A recent LinkedIn forum discussion ponders the conspicuous gap in software aimed at simply organizing and tracking the digital content generated in the course of business. And from that question, commentator Carmien Owen comes up with many more worth asking:
• How are documents created within your organization?
• How are documents, and the information they contain, used within processes within your organization?
• Which processes use which documents? This question is central to an Information Architecture in my opinion.
• What actual data and objective evidence have you collected, validated, and analyzed to prove that there is a problem, where the problem is occurring, when it started occurring, and how much of a problem is it? This sort of thinking to structure a problem is all too often the exception rather than the norm.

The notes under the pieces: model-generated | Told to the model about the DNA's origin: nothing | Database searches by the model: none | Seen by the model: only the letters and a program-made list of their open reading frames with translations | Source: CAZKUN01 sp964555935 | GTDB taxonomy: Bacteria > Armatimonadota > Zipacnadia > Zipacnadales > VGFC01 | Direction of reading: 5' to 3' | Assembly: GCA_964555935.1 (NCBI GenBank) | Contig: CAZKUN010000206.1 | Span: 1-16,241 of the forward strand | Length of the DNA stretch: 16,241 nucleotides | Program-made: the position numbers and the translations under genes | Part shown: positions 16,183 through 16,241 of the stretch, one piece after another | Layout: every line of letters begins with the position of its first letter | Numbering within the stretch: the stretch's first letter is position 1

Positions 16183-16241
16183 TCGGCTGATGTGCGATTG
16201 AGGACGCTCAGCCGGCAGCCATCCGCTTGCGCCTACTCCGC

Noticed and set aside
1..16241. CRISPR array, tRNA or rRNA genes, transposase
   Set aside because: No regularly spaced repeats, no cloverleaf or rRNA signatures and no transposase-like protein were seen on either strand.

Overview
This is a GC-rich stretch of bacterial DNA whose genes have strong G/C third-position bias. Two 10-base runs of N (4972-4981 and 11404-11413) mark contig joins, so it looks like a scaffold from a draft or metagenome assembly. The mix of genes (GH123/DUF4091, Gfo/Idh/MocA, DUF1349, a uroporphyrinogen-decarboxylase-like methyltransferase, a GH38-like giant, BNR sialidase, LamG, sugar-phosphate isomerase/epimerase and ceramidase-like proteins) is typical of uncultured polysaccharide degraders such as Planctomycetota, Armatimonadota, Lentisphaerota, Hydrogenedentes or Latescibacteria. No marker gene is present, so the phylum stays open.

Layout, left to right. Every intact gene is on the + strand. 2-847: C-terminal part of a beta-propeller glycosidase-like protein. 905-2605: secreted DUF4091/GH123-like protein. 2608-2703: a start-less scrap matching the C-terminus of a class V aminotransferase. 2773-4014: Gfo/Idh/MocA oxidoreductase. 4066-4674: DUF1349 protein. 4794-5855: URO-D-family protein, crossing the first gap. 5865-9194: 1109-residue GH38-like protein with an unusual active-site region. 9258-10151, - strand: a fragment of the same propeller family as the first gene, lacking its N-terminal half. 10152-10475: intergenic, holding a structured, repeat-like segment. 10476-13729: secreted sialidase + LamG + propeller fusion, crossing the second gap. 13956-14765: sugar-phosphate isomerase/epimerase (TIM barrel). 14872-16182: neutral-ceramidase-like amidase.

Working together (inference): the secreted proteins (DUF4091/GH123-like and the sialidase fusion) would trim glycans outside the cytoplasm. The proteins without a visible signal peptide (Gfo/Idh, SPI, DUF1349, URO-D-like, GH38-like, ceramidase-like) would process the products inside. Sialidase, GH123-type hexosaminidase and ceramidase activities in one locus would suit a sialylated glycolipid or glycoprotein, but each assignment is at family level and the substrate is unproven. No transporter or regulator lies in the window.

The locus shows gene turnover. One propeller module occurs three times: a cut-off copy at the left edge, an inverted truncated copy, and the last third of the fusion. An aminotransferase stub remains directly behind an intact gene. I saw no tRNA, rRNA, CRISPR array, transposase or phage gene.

• What is the right balance between a short term-win for a DMS versus over-complicating our world?
• How will your organization manage the conflicting energies of impatience for a solution now and the natural tendency to resist anything that changes or challenges my comfort zone?
• Is there an opportunity to move from the (relatively) unstructured world of documents to a more structured world of searchable, usable and relevant lists of information?
• Which technologies are involved in the creation and management of documents within your organization?
• What is the (true) cost of creating a Document Management System (DMS) and Information Management plan?
• If you did answer all of the above questions, how clear and SMART is the objective statement driving the project to deliver a solution? That is, was the objective statement Specific, Measurable, Achievable, Realistic and Timely?
These are all good questions, especially when contemplating a move towards effective electronic filing. Join the discussion here or see the conversation’s previous posts.